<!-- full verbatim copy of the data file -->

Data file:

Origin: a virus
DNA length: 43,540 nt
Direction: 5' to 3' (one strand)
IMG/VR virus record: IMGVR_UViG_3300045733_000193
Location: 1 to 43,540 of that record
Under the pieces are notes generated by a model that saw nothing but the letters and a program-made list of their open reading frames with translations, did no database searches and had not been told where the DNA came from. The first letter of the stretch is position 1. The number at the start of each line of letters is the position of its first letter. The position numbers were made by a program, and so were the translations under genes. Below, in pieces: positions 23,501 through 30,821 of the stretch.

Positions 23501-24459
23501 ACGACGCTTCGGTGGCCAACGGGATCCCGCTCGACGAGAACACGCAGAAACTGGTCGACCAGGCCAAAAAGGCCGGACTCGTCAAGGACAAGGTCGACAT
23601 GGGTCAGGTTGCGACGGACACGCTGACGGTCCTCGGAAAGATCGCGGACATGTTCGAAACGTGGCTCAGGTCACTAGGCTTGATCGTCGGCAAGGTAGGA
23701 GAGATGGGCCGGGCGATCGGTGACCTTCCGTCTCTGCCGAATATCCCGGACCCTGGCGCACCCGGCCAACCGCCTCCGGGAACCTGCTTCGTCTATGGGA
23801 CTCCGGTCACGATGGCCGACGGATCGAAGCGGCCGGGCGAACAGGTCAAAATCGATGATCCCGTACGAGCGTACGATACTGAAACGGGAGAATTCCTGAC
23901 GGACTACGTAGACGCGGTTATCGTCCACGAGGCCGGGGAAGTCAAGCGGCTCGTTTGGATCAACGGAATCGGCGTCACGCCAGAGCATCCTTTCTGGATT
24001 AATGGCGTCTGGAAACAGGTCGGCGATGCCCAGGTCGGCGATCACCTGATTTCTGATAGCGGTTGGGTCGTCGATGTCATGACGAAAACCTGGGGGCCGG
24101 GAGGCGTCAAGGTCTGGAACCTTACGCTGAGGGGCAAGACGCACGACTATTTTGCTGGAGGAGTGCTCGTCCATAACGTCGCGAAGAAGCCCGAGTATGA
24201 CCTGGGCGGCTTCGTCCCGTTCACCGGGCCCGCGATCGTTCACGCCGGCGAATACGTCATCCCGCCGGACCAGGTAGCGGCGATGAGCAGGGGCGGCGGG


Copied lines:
Origin: a virus
DNA length: 43,540 nt
Direction: 5' to 3' (one strand)
IMG/VR virus record: IMGVR_UViG_3300045733_000193
Location: 1 to 43,540 of that record
Under the pieces are notes generated by a model that saw nothing but the letters and a program-made list of their open reading frames with translations, did no database searches and had not been told where the DNA came from. The first letter of the stretch is position 1. The number at the start of each line of letters is the position of its first letter. The position numbers were made by a program, and so were the translations under genes. Below, in pieces: positions 23,501 through 30,821 of the stretch.

Positions 23501-24459
23501 ACGACGCTTCGGTGGCCAACGGGATCCCGCTCGACGAGAACACGCAGAAACTGGTCGACCAGGCCAAAAAGGCCGGACTCGTCAAGGACAAGGTCGACAT
23601 GGGTCAGGTTGCGACGGACACGCTGACGGTCCTCGGAAAGATCGCGGACATGTTCGAAACGTGGCTCAGGTCACTAGGCTTGATCGTCGGCAAGGTAGGA
23701 GAGATGGGCCGGGCGATCGGTGACCTTCCGTCTCTGCCGAATATCCCGGACCCTGGCGCACCCGGCCAACCGCCTCCGGGAACCTGCTTCGTCTATGGGA
23801 CTCCGGTCACGATGGCCGACGGATCGAAGCGGCCGGGCGAACAGGTCAAAATCGATGATCCCGTACGAGCGTACGATACTGAAACGGGAGAATTCCTGAC
23901 GGACTACGTAGACGCGGTTATCGTCCACGAGGCCGGGGAAGTCAAGCGGCTCGTTTGGATCAACGGAATCGGCGTCACGCCAGAGCATCCTTTCTGGATT
24001 AATGGCGTCTGGAAACAGGTCGGCGATGCCCAGGTCGGCGATCACCTGATTTCTGATAGCGGTTGGGTCGTCGATGTCATGACGAAAACCTGGGGGCCGG
24101 GAGGCGTCAAGGTCTGGAACCTTACGCTGAGGGGCAAGACGCACGACTATTTTGCTGGAGGAGTGCTCGTCCATAACGTCGCGAAGAAGCCCGAGTATGA
24201 CCTGGGCGGCTTCGTCCCGTTCACCGGGCCCGCGATCGTTCACGCCGGCGAATACGTCATCCCGCCGGACCAGGTAGCGGCGATGAGCAGGGGCGGCGGG